Who has been the person in charge of the War Department ever since the Taft Commission was appointed, and has not this statement been proved to be true by what has happened since?

On May 3, 1901, General James M. Bell, in an interview printed in the New York Times, said:

One-sixth of the natives of Luzon have either been killed or died of the dengue fever in the last two years;


and, as Senator Hoar said,

I suppose that this dengue fever and the sickness which depopulated Batangas is the direct result of the war, and comes from the condition of starvation and bad food which the war has caused.


General Bell is a witness whom the War Department cannot discredit. "One-sixth of the population of Luzon" -- one in every six of men, women, and children -- had either been killed or died in two years. This means 616,000 people. The population of Luzon is estimated by the War Department to be 3,727,488 persons. How many were killed, and how? General Bell gave a suggestive answer when he said as a part of the same statement:

The loss of life by killing alone has been very great, but I think not one man has been slain except where his death served the legitimate purpose of war. It has been thought necessary to adopt what in other countries would probably be thought harsh measures.


A Republican Congressman, who visited the Philippines during the summer of 1901, confirms this answer in an interview published in the Boston Transcript, and in other newspapers, on March 4, 1902:

You never hear of any disturbances in Northern Luzon; and the secret of its pacification is, in my opinion, the secret of the pacification of the archipelago. They never rebel in Northern Luzon because there isn't anybody there to rebel. The country was marched over and cleaned out in a most resolute manner. The good Lord in heaven only knows the number of Filipinos that were put under ground. Our soldiers took no prisoners, they kept no records; they simply swept the country, and, wherever or whenever they could get hold of a Filipino, they killed him. The women and children were spared, and may now be noticed in disproportionate numbers in that part of the island.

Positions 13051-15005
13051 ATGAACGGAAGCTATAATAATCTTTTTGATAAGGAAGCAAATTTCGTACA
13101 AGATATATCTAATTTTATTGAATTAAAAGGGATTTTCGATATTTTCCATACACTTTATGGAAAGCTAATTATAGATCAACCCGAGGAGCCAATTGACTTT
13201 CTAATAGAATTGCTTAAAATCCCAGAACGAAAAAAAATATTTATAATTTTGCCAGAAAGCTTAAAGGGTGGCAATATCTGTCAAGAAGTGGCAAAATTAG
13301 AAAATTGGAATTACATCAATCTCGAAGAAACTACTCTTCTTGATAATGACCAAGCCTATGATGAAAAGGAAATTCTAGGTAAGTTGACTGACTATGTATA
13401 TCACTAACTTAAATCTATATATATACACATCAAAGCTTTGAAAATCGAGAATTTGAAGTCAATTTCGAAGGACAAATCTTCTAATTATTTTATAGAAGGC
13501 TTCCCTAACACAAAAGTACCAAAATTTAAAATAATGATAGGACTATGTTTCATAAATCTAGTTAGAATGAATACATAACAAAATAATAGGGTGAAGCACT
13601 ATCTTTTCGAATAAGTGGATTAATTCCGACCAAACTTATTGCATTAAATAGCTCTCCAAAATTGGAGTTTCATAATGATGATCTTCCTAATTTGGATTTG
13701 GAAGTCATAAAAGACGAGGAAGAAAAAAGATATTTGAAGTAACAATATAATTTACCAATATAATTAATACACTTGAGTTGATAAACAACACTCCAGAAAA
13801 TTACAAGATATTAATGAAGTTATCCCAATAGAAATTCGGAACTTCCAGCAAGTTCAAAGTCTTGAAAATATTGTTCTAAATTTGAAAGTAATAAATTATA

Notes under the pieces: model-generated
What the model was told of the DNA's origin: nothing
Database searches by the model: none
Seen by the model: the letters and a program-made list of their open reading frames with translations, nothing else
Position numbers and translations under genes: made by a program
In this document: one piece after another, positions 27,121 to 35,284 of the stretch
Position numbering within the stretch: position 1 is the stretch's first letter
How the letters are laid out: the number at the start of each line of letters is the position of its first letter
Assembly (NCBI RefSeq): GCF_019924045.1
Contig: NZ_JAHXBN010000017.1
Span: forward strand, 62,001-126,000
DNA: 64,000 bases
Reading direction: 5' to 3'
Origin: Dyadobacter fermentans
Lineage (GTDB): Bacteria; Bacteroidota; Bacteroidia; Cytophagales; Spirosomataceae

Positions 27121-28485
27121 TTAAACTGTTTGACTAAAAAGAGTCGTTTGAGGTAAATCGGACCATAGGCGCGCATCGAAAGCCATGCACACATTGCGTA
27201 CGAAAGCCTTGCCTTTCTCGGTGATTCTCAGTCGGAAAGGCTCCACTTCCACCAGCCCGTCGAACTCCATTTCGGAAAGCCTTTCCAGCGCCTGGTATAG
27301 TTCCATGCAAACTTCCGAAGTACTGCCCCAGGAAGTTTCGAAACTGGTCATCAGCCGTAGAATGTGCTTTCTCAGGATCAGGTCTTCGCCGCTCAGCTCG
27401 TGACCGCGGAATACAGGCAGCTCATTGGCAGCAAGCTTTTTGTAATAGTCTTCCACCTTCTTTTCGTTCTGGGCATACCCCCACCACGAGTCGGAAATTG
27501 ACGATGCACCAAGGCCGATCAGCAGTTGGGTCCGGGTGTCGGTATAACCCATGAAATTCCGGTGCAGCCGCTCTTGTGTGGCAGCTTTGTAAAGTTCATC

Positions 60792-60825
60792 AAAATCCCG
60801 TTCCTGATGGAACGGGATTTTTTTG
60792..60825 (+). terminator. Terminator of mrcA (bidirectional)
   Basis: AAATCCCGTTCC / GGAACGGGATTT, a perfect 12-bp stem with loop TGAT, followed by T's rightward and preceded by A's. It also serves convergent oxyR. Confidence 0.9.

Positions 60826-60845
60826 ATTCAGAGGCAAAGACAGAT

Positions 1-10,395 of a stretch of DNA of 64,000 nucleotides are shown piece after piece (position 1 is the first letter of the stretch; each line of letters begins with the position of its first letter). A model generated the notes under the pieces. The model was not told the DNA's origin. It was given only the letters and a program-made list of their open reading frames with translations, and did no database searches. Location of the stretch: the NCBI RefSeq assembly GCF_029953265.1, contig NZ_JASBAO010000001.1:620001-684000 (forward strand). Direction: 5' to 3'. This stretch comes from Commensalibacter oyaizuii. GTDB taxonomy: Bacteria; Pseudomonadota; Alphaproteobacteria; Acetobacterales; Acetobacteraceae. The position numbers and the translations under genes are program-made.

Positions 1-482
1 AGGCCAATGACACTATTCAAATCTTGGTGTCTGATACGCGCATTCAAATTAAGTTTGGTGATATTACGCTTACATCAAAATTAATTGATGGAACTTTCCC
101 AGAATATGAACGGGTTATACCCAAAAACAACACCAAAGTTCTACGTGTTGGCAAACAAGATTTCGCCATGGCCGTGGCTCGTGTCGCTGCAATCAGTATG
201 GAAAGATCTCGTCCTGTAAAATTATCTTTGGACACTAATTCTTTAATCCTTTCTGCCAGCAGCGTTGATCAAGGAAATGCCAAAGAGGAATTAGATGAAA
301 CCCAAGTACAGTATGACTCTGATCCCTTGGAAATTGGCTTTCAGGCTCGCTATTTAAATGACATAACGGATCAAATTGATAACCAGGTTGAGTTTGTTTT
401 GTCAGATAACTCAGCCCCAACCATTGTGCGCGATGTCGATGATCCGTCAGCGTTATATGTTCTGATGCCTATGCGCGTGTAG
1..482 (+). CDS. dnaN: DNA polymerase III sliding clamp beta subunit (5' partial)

Thus did we here protect "the patient ... millions."

It is an officer of historic name, then serving in the Philippines, whose wife, at his request, wrote to the Philadelphia Ledger a letter, which was published on November 11, 1901, and in which the writer said:

The present war is no bloodless, fake, opera bouffe engagement. Our men have been relentless, have killed to exterminate men, women, and children, prisoners and captives, active insurgents and suspected people, from lads of ten up, an idea prevailing that the Filipino was little better than a dog, a noisome reptile in some instances, whose best disposition was the rubbish heap. Our soldiers have pumped salt water into men "to make them talk," have taken prisoners of people who had held up their hands and peacefully surrendered, and, an hour later, without an atom of evidence to show that they were even insurrectos, stood them up on a bridge, and shot them down one by one to drop into the water below and float down as examples to those who found their bullet-loaded corpses.


This statement, among others, was brought to the attention of Secretary Root when a petition, signed by ex-Senator Edmunds, S. L. Clemens, some thirty-six professors of the University of Chicago, and many other men of equal character and standing, was presented in the Senate of the United States on February 4, 1902, quoting this statement among others and asked for an investigation.

Did Mr. Root then take or has he since taken any steps to investigate these charges?